Caveolae: Structure, Function, and Relationship to Disease

Annu Rev Cell Dev Biol. 2018 Oct 6;34:111-136. doi: 10.1146/annurev-cellbio-100617-062737.

Abstract

The plasma membrane of eukaryotic cells is not a simple sheet of lipids and proteins but is differentiated into subdomains with crucial functions. Caveolae, small pits in the plasma membrane, are the most abundant surface subdomains of many mammalian cells. The cellular functions of caveolae have long remained obscure, but a new molecular understanding of caveola formation has led to insights into their workings. Caveolae are formed by the coordinated action of a number of lipid-interacting proteins to produce a microdomain with a specific structure and lipid composition. Caveolae can bud from the plasma membrane to form an endocytic vesicle or can flatten into the membrane to help cells withstand mechanical stress. The role of caveolae as mechanoprotective and signal transduction elements is reviewed in the context of disease conditions associated with caveola dysfunction.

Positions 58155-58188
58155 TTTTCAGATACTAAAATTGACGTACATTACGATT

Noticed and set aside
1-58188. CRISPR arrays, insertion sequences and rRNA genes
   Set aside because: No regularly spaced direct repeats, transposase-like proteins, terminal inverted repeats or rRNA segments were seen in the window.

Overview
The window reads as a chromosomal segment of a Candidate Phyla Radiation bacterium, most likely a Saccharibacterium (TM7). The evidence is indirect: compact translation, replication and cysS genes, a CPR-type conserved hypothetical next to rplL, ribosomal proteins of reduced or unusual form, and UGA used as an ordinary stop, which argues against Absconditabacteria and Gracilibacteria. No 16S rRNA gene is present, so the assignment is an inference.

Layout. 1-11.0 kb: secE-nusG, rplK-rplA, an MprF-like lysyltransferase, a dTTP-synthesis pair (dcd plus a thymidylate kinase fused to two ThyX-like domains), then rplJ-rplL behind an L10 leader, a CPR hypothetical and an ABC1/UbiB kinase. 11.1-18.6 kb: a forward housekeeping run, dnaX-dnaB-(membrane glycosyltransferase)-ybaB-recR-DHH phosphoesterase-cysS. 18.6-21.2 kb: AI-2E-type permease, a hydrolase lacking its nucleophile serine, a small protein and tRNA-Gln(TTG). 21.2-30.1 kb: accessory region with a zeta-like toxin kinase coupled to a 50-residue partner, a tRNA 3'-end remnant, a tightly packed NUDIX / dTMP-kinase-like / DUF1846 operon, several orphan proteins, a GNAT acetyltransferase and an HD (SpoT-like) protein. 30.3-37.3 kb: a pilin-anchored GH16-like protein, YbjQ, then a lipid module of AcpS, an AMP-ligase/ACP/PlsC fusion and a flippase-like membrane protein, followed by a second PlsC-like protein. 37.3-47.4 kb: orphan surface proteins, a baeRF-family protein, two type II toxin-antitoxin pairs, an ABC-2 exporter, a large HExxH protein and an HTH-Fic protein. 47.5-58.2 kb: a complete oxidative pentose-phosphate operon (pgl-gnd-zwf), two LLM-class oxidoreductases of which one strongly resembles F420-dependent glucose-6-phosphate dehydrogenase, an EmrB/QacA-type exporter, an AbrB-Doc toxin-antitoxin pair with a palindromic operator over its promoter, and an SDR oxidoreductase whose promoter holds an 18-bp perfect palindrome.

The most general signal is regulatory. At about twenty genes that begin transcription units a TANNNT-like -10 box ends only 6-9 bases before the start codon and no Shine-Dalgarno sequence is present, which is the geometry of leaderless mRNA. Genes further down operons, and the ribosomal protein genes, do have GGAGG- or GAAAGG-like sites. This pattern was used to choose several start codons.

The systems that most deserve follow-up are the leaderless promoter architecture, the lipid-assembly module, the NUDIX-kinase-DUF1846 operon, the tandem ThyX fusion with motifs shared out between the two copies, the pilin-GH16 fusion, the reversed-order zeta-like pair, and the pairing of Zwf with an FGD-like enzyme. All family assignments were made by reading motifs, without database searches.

Keywords: caveolae; endocytosis; lipid; mechanoprotection; plasma membrane; signal transduction.

Publication types

  • Research Support, Non-U.S. Gov't
  • Review

MeSH terms

  • Caveolae / chemistry
  • Caveolae / metabolism*
  • Caveolae / pathology
  • Cell Membrane / chemistry
  • Cell Membrane / genetics*
  • Endocytosis / genetics
  • Humans
  • Signal Transduction / genetics
  • Stress, Mechanical
  • Structure-Activity Relationship
  • Transport Vesicles / chemistry
  • Transport Vesicles / genetics*